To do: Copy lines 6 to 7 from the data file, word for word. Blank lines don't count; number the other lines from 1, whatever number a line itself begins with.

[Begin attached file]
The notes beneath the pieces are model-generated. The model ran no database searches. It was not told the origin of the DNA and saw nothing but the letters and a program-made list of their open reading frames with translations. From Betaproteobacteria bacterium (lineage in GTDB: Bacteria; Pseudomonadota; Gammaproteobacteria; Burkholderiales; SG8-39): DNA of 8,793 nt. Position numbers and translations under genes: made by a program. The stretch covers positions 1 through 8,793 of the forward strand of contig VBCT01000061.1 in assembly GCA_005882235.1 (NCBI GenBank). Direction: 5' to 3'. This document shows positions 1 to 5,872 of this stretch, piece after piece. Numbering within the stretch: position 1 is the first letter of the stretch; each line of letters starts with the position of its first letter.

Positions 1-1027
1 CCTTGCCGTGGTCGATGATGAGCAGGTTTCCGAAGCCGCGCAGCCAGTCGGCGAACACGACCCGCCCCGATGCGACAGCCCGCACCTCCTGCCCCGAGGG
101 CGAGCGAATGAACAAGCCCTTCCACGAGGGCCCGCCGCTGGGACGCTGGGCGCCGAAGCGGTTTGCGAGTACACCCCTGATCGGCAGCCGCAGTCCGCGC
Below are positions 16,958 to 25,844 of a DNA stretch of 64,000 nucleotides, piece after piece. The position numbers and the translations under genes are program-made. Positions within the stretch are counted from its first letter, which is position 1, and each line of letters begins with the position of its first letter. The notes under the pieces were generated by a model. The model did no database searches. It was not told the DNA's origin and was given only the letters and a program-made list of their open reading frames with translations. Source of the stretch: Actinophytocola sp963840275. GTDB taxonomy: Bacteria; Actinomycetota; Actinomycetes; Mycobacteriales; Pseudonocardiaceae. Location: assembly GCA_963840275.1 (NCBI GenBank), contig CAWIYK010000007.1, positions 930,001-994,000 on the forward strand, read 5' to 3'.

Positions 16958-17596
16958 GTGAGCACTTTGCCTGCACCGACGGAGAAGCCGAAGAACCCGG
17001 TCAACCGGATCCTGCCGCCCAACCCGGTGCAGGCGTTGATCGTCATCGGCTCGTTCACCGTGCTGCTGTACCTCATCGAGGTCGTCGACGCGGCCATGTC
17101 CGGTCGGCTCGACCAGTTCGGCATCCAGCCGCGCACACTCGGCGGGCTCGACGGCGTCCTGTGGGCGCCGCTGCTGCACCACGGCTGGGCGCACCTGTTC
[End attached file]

Positions 16958-17596
16958 GTGAGCACTTTGCCTGCACCGACGGAGAAGCCGAAGAACCCGG